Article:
In her debut memoir, Bella divulges the decades of sexual abuse she endured at the hands of her father.
The author’s account opens with two letters: one to him, who she hopes will “feel pain greater than what I had to go through” when faced with God’s judgment; the other to her daughter, who gives her “something to live for.” As the narrative reveals, it’s taken Bella years to reach that point. She grew up in a small Bosnian village where her wealthy father was a widely respected builder. From a young age, however, Bella recognized her father’s womanizing and abusive ways. Yet these glimpses did not prepare her for the moment, at age 6, when her father first proposed a secret game of touching one another’s genitals. Soon, kissing, fondling, and performing oral sex became almost-daily occurrences. Though she found solace in activities like singing and studying the Bible, Bella also contended with a mother who blamed her for what was happening and a belief––inspired by her father’s threats––that permitting this sexual abuse would protect her younger sisters from the same fate. Her secret relationship with her father––whom she refers to as Bozo––was far from the only hardship she encountered. Her body remained traumatized, leaving her without a period until age 19; her attempts at healthy relationships either led her to more abusive men or to kind ones she could not trust; and her family remained in war-torn Bosnia until her hand was struck with a stray bullet. Bella’s unflinching litany of torments may be too overwhelming for some readers. Her tone rarely wavers from solemnity, but her commitment to honesty also yields some of the harrowing book’s most shocking, memorable moments, such as her wedding to her first husband: “I had black-and-white outfit to match my black eye that I got the night before.” The relentless bleakness of her writing also makes her sentimental passages––that survivors, for example, are never alone since “God is with you”––feel earned and never like platitudes.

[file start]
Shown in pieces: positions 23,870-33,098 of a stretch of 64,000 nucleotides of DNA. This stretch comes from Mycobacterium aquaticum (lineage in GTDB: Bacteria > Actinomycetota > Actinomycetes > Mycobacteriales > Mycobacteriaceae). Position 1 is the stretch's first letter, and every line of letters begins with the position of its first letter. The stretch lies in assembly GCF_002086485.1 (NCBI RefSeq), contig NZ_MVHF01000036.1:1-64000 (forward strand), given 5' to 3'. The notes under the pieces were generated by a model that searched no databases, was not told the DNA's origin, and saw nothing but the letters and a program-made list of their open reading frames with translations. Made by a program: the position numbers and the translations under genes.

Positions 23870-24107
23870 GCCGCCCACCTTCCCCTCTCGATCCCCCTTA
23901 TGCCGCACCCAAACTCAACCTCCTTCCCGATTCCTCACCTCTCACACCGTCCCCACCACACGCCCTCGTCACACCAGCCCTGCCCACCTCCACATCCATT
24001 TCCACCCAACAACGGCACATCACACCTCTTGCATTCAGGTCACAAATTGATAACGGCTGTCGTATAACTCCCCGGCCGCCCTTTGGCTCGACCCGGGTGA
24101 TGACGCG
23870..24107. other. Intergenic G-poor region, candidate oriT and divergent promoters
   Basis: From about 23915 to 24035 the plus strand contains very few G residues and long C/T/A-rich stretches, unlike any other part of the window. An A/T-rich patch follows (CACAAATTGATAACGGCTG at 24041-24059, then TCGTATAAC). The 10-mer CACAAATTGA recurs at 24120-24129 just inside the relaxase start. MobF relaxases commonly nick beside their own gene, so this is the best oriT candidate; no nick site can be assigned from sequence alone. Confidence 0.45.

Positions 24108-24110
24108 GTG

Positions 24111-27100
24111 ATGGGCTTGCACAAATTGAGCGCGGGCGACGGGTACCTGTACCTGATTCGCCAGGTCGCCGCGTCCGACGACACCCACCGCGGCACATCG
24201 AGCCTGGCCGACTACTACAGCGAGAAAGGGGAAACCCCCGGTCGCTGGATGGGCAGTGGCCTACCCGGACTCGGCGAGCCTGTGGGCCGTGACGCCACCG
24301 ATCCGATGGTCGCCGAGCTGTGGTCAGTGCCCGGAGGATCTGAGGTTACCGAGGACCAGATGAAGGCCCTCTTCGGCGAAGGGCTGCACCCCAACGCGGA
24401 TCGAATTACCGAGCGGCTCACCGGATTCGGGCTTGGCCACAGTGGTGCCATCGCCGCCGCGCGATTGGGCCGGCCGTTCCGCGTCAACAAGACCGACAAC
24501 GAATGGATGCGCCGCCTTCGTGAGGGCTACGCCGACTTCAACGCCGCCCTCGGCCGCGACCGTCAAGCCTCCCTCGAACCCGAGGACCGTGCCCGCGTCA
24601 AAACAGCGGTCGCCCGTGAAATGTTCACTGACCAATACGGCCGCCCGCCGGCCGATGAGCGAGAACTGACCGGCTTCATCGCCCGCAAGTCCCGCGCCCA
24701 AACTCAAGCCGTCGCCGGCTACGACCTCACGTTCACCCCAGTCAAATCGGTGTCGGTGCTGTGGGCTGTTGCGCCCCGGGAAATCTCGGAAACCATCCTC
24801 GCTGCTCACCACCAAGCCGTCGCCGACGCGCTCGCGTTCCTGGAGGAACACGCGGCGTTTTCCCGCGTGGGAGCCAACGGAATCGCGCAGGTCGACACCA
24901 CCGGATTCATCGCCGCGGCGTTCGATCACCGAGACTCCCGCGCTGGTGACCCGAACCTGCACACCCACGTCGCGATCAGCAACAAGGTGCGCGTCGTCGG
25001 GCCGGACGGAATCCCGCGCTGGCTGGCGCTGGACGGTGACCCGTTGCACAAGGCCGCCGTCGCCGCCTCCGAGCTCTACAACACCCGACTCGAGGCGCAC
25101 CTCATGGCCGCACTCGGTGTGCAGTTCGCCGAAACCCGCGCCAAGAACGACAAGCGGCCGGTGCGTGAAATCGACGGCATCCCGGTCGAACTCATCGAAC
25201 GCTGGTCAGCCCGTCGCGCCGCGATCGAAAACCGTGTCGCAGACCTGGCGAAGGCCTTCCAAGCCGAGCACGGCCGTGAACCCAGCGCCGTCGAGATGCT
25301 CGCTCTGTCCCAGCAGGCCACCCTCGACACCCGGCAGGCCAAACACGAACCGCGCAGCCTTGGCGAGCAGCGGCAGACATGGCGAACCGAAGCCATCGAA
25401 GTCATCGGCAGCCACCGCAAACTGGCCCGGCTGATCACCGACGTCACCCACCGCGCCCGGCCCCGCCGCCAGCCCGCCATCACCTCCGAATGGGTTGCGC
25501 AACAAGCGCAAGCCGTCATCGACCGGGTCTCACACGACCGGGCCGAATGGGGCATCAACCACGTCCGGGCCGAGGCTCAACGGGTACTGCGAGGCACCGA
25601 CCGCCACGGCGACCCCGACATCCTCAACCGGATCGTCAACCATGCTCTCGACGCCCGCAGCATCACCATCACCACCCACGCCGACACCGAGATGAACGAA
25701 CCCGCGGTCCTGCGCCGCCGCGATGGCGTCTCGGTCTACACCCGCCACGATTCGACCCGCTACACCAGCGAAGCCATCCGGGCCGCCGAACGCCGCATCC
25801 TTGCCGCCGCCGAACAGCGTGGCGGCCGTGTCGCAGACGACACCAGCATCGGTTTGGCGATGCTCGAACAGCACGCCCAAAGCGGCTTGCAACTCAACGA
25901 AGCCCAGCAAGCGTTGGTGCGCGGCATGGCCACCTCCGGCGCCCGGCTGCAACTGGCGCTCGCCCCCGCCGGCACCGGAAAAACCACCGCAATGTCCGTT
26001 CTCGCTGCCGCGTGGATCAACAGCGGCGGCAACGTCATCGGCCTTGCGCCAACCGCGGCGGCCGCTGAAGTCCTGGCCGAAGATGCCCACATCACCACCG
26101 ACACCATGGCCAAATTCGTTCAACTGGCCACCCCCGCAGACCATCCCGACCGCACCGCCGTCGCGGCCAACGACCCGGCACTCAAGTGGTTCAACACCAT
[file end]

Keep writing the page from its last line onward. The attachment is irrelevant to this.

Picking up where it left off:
A troubling, fiercely brave account of one woman’s survival.